Business giants called for raised EU climate targets

Business giants including Unilever, Interface, and Coca-Cola European Partners have signed a joint statement calling for the European Union to raise emission reduction targets for 2030, in order to remain on course for carbon-neutrality by 2050.

Business giants called for raised EU climate targets

European Parliament. The Group has previously called for a bloc-wide net-zero target

Convened through the European Corporate Leaders Group (CLG Europe), the businesses have called for stronger policy signals that will enable investments into low-carbon solutions to be ramped up. Specifically, the group is calling for an emissions reduction target of at least 55% by 2030.

In a position statement to the EU, CLG Europe said: “CLG Europe…supports an increase to at least 55%. A 55% target is in line with recent studies suggesting that a minimum of 55% reductions for 2030 is both necessary to remain in line with the 2050 climate neutrality goal, and feasible from a technical and economic point of view, with early action being more cost-effective than delay.

“As business leaders who aspire to build the climate-neutral economy of the future, we urge you to agree the necessary policy foundations and set the direction of travel that will provide us with the clarity and confidence to act as rapidly and boldly as possible.”

Policy confusion

The group claims the target is technically feasible. Analysis suggests that the EU can reach a 50% reduction in emissions by 2030 through current trajectories. The EU Commission President-elect Ursula von der Leyen has vowed to increase the current 40% target to 50% in the near future, but business leaders are calling for higher ambition.

In fact, European Commission President Jean-Claude Juncker has said that the EU should “concentrate on immediate and urgent” climate policies for 2030 rather than a proposed 2050 net-zero target.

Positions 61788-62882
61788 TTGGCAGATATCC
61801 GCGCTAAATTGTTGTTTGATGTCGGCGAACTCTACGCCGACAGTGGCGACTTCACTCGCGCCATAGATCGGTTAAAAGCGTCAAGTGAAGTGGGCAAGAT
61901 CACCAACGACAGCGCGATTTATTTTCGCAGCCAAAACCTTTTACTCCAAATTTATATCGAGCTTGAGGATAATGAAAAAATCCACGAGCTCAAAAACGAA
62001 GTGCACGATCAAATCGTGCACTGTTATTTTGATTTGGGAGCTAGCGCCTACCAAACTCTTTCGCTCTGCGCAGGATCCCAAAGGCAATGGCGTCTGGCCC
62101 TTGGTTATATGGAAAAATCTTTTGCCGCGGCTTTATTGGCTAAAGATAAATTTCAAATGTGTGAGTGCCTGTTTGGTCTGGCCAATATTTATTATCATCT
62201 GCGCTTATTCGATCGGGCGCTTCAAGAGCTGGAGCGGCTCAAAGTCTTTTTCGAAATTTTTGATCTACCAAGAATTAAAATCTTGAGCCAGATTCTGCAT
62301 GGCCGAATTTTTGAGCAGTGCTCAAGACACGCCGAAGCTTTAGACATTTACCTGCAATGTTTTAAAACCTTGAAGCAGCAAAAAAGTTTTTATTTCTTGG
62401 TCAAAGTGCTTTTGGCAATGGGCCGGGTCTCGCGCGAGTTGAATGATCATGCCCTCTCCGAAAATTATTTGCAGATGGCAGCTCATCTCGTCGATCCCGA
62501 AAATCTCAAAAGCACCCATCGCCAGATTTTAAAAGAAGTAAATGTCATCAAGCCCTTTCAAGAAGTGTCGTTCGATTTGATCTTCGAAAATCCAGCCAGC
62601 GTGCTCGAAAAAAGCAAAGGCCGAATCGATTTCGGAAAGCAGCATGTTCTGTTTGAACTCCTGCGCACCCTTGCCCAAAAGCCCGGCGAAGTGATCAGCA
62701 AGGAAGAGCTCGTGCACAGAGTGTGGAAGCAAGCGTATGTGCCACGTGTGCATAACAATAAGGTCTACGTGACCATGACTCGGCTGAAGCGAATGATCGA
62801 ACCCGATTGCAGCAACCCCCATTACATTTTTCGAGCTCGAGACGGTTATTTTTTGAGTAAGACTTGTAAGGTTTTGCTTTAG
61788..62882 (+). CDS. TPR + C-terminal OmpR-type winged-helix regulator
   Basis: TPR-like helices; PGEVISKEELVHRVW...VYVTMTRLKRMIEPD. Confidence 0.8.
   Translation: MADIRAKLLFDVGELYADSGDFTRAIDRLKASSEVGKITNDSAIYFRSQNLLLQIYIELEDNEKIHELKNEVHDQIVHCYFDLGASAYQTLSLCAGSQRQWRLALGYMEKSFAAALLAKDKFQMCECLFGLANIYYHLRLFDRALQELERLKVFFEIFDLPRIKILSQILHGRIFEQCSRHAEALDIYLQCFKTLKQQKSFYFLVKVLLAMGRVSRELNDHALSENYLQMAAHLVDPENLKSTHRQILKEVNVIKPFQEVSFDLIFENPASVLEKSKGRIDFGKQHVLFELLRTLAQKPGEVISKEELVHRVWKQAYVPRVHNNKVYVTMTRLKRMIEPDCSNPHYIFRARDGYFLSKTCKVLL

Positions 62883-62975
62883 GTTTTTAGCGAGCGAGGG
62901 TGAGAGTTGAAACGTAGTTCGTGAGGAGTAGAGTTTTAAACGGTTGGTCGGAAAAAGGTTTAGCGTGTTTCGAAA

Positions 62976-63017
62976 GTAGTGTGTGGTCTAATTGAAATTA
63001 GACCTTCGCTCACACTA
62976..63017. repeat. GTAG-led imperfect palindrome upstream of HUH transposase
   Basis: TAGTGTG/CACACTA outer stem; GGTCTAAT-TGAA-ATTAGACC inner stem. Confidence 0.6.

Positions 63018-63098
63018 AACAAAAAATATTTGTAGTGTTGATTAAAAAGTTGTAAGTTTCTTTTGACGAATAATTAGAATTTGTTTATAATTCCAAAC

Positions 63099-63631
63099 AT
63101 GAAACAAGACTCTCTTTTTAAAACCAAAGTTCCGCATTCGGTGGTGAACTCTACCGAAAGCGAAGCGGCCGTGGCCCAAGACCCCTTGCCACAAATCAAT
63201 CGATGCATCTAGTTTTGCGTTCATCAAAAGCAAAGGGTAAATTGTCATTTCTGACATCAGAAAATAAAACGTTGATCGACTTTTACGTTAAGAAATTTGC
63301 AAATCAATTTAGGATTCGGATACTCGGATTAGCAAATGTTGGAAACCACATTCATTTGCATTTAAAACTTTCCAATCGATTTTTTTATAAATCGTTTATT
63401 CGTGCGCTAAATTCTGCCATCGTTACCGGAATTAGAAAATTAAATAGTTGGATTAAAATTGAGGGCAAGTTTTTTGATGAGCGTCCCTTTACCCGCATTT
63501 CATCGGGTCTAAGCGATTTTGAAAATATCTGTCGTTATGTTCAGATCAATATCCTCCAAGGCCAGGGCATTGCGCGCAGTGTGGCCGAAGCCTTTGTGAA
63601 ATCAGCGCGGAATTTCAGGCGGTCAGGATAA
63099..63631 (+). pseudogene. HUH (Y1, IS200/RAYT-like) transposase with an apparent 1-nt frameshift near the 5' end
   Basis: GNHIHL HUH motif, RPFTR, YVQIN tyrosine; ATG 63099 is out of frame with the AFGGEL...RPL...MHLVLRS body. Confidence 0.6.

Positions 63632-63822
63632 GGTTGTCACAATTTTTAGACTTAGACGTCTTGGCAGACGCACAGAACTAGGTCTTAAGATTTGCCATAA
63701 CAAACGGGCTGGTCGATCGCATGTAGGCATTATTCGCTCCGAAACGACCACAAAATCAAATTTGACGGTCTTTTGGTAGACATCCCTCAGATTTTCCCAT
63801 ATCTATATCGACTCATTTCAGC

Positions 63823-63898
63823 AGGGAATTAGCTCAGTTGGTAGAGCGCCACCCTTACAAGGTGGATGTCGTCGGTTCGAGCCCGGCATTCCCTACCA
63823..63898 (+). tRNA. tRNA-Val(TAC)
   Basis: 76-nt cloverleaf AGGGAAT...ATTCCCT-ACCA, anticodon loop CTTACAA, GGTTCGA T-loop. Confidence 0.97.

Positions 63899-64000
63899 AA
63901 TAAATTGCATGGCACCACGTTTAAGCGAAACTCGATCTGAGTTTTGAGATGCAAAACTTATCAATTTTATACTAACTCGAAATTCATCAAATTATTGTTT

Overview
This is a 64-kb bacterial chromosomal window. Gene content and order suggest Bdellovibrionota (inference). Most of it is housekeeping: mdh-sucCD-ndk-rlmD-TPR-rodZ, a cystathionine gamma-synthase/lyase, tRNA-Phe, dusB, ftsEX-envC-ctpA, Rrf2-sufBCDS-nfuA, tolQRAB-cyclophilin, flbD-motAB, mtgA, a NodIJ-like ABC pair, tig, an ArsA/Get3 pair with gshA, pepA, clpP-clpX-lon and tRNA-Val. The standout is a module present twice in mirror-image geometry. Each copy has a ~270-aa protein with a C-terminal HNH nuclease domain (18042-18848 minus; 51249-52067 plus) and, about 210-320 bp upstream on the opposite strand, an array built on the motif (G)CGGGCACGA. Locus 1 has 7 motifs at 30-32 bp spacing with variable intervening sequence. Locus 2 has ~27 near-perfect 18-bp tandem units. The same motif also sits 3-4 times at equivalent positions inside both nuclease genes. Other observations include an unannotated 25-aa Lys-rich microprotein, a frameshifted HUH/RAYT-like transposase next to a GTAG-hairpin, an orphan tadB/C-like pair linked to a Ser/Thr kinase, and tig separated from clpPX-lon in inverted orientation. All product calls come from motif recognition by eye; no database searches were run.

Analysis also suggests that bringing down emissions from heavy industry to net-zero by 2050 within the bloc is possible but will require costly new production processes and a 25-60% increase in near-term capital investments to reach €40-50bn per year.

Eliot Whittington, Director, CLG Europe said: “This is a significant move by a group of leading European businesses, who are ready and keen to accelerate the transition to a net-zero economy and all the opportunities it can bring. A high ambition on 2030 is both essential to remain within the parameters of a 1.5C-increase world, and also will be good for the economy in the long-term.

“By adopting this increased target of at least 55% and reflecting it through the new policies of the European Green Deal, innovation and investment can be unlocked to deliver the action needed for these next crucial 10 years.”

The Group has previously called on the EU to set a legally binding net-zero carbon emissions target for 2050.

The European Commission has developed a policy framework which targets ‘climate-neutrality’ for the EU. Called ‘A Clean Planet for all’, the vision outlines a range of potential scenarios for decarbonising the European economy, including a pathway for achieving net-zero by 2050.

Matt Mace

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